Good news! One of the early signs of spring is the return of the ospreys. This article is the first in a series of six. Keep an eye out for new installments weekly, brought to you by the Friends of Smith Mountain Lake State Park. Watch the nest live!
The osprey has returned to nest at Smith Mountain Lake State Park
First sighting for 2014
On Saturday, Mar 5, 2014, our State Park Interpreter, Jeanette Lawler saw a female osprey land on the nest at the park. They left the lake last September and spent the winter on the coast of South America or the Caribbean Islands. They are returning because the waters of the lake are warming up, and the fish are coming to the surface. Since the osprey’s diet is almost exclusively live fish, their habitat would be near water, seacoasts, rivers and lakes. Smith Mountain Lake (SML) is an ideal location for ospreys because it is a large body of water with an abundance of fish.
How the osprey cam came to be
In 2003 former park Interpreter, and current member of the Friends of SML State Park, Shearer Rumsey, observed osprey nesting activity on shoal and channel markers throughout the lake. She suggested that the park provide a pole and platform to encourage ospreys to nest. The Friends of SML State Park, AEP, and the Virginia Society of Ornithology all partnered with the SML State Park and a pole and platform were constructed near the R-16 channel marker on the lake’s “S-curve” of the Roanoke River Channel, behind the Discovery Center. It was completed in time for the 2004 nesting season, and was equipped with a live feed video camera above the nest. Since that time many broods have been successfully raised. Last year 2 ospreys fledged.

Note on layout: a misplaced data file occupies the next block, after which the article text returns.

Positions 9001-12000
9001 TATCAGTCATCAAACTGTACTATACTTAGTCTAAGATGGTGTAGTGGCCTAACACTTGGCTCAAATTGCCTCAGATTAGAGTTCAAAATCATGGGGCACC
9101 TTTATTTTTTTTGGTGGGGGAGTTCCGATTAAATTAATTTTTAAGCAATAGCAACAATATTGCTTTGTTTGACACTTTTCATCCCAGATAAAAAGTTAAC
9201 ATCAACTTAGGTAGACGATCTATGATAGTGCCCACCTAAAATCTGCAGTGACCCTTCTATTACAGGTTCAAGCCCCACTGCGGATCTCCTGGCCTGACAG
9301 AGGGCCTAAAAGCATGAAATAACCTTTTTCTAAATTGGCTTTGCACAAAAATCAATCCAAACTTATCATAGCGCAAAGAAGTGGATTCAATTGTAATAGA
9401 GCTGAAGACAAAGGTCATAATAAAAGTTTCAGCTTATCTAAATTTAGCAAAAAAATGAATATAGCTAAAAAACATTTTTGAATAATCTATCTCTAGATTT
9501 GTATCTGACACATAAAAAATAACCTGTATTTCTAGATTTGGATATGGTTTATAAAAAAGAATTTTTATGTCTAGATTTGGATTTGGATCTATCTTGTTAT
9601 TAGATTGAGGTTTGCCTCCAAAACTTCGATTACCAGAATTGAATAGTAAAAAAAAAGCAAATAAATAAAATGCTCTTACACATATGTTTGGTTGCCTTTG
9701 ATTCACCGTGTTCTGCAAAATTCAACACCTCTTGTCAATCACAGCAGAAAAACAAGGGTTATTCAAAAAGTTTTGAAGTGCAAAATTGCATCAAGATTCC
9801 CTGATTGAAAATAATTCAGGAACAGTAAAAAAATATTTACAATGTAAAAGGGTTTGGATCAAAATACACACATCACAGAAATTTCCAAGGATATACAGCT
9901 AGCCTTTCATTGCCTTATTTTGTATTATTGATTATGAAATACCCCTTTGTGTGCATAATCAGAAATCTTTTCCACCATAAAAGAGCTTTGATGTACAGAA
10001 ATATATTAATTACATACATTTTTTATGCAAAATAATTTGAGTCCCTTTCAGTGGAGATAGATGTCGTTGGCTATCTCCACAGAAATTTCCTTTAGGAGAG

All about the ospreys
Now that the birds are returning to the lake, the female decides where the nest site will be located. Ospreys prefer structures over or near the water. They are well known for their nesting sites on power poles, channel markers, even bill boards. There is a famous pair of osprey in Florida who attempted to build a nest atop a boom of a temporarily idle construction crane. The owner, to his credit, retired the crane so the osprey could follow through with their nest building efforts.
Back at the lake, the female ospreys have probably returned to the nests they left last year and are about a week ahead of the males. When he arrives, she will begin a begging call for food. In the mean time the male will be trying to attract the attention of the female by flying in a slow roller coaster pattern sometimes carrying a stick or a fish. What really matters to the female is the male’s ability to provide food to her and her brood. An established mate will usually respond, or a new suitor will take over. Usually the female does not look for other suitors if the male has brought plenty of food in the past. Generally, the ospreys mate for life.
Now the real work begins by building or adding to the existing nest. They both will build the nest but the female has a larger role. When building the nest, the osprey not only uses twigs and branches, but also uses junk and litter. For example, they have used, Styrofoam cups, buoys, fishing nets and tackle, plastic rings for a six-pack of cans, and ground cloth. This is a good reason to be mindful to properly dispose of your litter and trash. This type of junk can be very hazardous to the birds. Osprey nests have been known to be in use for 40-45 years and can weigh up to 400 pounds, because the nests get passed down through generations. Once the nest is built, breeding and egg laying begin. The first egg should appear in early April.